It is not the job of the grunts in the field or their immediate superiors to determine whether the Afghan government tortures prisoners. They should be able to take the word of the minister of defense and the prime minister and the chief of defense staff who job it is to determine what happens to prisoners taken on the battlefield. It very definitely is their responsibility to determine whether the Afghans are likely to torture any prisoners we hand over to them.
The opposition are doing their job, the voters are doing thier the troops are doing theirs -- why isn't the government doing its job?

crossposted at the Galloping Beaver, where Dave explains for the fourtyleventh time why it is important for us to follow the Geneva conventions, even if the other side doesn't.

Tuesday, June 05, 2007

Giving crazy a bad name

"With God's help, the countdown button for the destruction of the Zionist regime has been pushed by the hands of the children of Lebanon and Palestine. By God's will, we will witness the destruction of this regime in the near future."

-- Iran president Ahmadinejad, on Israel

Because the—all which is on the table begins to address the big cost drivers. For example, how benefits are calculate, for example, is on the table; whether or not benefits rise based upon wage increases or price increases.
There's a series of parts of the formula that are being considered. And when you couple that, those different cost drivers, affecting those—changing those with personal accounts, the idea is to get what has been promised more likely to be—or closer delivered to what has been promised. Does that make any sense to you? It's kind of muddled. Look, there's a series of things that cause the—like, for example, benefits are calculated based upon the increase of wages, as opposed to the increase of prices. Some have suggested that we calculate—the benefits will rise based upon inflation, as opposed to wage increases. There is a reform that would help solve the red if that were put into effect. In other words, how fast benefits grow, how fast the promised benefits grow, if those—if that growth is affected, it will help on the red.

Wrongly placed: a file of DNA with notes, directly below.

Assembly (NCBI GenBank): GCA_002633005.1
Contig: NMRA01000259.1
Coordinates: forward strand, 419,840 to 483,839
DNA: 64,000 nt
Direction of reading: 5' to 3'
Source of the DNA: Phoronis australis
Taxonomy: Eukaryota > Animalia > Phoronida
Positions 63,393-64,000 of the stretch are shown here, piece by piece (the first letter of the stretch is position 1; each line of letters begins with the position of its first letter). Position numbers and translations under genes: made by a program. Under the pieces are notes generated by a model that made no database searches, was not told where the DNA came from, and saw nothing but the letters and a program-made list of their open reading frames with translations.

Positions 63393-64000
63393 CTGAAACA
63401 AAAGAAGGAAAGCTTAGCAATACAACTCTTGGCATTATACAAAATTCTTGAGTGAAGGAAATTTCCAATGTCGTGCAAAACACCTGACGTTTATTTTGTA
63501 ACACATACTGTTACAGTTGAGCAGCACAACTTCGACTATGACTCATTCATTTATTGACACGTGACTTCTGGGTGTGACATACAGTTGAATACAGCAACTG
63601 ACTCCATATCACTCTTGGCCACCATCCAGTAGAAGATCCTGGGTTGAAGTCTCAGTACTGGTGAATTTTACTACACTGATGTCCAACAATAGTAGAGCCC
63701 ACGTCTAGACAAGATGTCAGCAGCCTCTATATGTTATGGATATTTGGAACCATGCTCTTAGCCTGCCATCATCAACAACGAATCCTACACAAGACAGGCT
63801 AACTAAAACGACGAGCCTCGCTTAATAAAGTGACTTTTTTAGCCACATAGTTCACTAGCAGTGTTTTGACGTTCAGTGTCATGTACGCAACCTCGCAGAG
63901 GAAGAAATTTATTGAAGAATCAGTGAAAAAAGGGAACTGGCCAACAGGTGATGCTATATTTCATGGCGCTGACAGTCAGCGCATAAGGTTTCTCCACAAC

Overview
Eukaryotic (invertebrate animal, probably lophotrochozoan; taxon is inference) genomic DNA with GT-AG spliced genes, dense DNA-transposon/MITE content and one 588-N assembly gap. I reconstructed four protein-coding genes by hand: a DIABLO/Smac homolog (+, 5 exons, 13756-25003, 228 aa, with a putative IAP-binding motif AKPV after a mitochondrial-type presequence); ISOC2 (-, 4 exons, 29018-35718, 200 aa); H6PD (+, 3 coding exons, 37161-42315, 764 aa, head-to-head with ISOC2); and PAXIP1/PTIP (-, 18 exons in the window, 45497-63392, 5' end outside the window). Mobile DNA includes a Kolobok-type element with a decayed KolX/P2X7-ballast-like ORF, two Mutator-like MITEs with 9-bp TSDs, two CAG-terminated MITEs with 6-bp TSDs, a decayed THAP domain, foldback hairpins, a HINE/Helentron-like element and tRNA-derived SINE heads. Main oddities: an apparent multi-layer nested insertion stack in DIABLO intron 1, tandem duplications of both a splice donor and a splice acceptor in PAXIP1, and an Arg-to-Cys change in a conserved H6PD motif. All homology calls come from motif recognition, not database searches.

---U.S. President Bush, trying to explaining his plan to save Social Security,
Tampa, Fla., Feb. 4, 2005

Shouldn't these guys be out on a street corner in tinfoil headgear, shouting at traffic?

We have suffered a bit of computer meltdown at home so posting will be light for the next few weeks, but stay tuned -- once we get things up and running again, I have a huge multipart post on race and immigration in Canada planned, and my new shipmate over at the good ship Galloping Beaver, Alison, wants me to finished the Execution sketch.